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Tramadol regulation, illegal markets and consumption practices: exploring frictions of drug control in Nigeria

Ediomo-Ubong Nelson (Centre for Research and Information on Substance Abuse, Uyo, Nigeria)
Ogochukwu Winifred Odeigah (Department of Psychology, Chrisland University, Abeokuta, Nigeria)
Emeka W. Dumbili (School of Sociology, College of Social Sciences and Law, University College Dublin, Dublin, Ireland)

Drugs, Habits and Social Policy

ISSN: 2752-6739

Article publication date: 29 May 2023

Issue publication date: 28 November 2023




The purpose of this study is to understand the complex interplay between illicit opioids trade and consumption practices and state policies that aim to reduce their misuse.


The study adopted an exploratory design. Data were gathered through in-depth interviews with 31 commercially oriented drug dealers in Uyo, Nigeria. The framework approach was used in data analyses, while “friction” provided the interpretive lens.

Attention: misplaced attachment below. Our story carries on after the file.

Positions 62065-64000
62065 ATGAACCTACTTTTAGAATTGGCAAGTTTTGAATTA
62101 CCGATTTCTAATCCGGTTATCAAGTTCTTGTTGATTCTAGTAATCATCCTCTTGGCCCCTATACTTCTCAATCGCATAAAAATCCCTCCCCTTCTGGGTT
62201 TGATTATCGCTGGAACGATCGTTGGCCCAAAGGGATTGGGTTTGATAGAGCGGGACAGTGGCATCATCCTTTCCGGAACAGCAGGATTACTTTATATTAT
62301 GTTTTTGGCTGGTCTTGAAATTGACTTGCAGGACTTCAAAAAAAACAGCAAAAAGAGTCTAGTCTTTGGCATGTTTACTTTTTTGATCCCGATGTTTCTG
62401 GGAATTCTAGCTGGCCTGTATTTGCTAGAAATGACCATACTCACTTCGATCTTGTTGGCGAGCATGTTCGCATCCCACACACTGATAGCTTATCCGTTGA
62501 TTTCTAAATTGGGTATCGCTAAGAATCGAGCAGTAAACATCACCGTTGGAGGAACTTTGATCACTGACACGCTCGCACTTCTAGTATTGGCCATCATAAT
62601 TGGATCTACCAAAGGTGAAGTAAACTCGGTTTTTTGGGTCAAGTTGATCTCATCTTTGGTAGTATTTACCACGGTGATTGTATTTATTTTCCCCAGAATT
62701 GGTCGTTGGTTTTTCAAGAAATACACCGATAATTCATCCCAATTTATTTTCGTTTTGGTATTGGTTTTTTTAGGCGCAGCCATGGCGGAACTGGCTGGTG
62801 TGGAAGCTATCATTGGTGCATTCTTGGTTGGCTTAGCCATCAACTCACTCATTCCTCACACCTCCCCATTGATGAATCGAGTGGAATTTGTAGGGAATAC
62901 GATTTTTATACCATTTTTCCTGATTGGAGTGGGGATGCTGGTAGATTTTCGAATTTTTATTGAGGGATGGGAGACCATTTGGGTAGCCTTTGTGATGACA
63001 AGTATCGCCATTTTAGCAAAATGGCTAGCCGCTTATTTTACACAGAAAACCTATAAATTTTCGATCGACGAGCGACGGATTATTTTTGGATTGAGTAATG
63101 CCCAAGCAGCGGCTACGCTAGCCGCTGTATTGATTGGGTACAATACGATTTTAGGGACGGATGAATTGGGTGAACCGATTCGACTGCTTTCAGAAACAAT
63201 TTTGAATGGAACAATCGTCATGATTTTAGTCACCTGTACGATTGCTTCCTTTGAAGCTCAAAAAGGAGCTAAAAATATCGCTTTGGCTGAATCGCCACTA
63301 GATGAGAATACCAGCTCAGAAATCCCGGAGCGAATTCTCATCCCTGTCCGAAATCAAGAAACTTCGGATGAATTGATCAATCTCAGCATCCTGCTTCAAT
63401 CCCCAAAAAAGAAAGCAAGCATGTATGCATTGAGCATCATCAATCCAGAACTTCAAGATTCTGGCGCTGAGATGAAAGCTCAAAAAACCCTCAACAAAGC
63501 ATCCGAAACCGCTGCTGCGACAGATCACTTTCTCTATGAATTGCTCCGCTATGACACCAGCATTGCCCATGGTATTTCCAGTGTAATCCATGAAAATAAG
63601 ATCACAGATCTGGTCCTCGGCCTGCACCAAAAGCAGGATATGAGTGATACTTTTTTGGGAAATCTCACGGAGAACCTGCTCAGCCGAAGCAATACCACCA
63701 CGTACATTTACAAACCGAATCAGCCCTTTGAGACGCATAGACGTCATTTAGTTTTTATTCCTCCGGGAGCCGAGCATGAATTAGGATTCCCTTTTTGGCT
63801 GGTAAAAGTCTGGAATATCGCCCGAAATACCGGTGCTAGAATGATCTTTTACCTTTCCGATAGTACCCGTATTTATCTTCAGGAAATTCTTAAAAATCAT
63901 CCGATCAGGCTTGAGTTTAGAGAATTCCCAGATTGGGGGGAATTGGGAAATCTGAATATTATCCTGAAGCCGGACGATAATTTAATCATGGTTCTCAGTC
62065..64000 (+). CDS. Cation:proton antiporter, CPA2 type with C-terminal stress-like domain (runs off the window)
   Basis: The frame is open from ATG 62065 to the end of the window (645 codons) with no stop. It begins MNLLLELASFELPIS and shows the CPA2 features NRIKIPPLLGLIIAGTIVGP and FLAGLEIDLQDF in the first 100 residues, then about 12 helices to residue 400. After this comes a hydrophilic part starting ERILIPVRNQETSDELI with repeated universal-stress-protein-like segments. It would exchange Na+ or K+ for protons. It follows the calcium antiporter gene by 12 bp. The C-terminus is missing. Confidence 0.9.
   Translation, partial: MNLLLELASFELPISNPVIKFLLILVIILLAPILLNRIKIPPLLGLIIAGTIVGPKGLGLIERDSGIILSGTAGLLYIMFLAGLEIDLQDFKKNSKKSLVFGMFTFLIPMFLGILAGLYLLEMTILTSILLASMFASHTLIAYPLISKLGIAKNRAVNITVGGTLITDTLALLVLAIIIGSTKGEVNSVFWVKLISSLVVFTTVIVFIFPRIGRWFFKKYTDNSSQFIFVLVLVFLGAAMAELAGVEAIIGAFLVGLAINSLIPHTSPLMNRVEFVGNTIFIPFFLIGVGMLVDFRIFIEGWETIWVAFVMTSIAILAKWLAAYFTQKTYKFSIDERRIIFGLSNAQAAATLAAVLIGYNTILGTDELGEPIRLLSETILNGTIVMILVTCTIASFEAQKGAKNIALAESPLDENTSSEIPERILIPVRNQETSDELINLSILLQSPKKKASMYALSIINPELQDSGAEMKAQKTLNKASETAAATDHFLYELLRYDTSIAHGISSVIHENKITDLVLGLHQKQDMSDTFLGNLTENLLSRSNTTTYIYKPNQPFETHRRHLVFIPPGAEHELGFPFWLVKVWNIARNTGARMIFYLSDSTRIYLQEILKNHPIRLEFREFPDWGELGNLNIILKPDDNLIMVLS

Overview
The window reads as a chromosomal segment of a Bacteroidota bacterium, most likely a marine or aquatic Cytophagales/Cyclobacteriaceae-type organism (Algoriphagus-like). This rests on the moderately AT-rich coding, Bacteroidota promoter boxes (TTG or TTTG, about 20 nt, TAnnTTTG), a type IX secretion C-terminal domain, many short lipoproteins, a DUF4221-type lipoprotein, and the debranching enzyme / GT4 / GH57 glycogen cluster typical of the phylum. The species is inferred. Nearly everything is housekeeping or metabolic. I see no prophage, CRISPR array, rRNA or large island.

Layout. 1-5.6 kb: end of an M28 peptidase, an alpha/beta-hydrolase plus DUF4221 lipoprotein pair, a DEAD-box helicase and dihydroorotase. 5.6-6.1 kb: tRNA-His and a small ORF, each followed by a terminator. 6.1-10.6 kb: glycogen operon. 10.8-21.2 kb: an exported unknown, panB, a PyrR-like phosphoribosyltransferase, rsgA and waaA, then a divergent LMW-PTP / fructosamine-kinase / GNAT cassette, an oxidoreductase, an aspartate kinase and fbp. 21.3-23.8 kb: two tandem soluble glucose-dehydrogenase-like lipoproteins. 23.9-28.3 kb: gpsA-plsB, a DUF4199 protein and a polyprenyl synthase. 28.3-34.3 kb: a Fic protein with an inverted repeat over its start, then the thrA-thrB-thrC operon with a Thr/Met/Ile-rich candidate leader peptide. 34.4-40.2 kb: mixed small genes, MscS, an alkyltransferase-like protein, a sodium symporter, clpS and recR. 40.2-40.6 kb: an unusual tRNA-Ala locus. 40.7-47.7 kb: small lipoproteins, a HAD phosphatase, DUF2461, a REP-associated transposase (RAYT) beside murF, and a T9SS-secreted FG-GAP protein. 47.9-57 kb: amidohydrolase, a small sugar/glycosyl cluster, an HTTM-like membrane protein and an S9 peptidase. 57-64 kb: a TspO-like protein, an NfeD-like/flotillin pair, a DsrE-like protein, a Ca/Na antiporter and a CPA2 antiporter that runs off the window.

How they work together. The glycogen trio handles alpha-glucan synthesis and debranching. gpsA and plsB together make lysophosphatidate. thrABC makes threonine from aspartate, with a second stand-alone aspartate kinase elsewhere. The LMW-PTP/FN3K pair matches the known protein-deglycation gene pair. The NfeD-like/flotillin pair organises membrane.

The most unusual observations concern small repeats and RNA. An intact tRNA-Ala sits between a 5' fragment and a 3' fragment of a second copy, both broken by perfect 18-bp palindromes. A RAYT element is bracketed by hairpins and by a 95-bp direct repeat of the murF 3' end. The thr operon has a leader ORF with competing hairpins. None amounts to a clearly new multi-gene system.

Accounts revealed public concerns over the misuse of tramadol and other opioids among young people and the associated health and social harms. These concerns provided support for enforcement-based approaches to prescription opioids control, including police raids on pharmacy stores. These measures did not curtail opioids supply and consumption. Instead, they constrained access to essential medicines for pain management, encouraged illegal markets and fuelled law enforcement corruption in the form of police complicity in illegal tramadol trade.

Research limitations/implications

The findings reveal the frictions of drug control in Nigeria, wherein enforcement-based approaches gained traction through public concerns about opioids misuse but also faced resistance due to the persistence of non-medical use and illegal supply channels made possible by law enforcement complicity. These indicate a need to prioritize approaches that seek to reduce illegal supply and misuse of opioids while ensuring availability of these medications for health-care needs.


The study is unique in its focus on the creative tension that exists between state control measures and local opioids supply and consumption practices.



The authors are grateful to the participants of this research, and the reviewers for Drugs, Habits and Social Policy.


Nelson, E.-U., Odeigah, O.W. and Dumbili, E.W. (2023), "Tramadol regulation, illegal markets and consumption practices: exploring frictions of drug control in Nigeria", Drugs, Habits and Social Policy, Vol. 24 No. 4, pp. 296-309.



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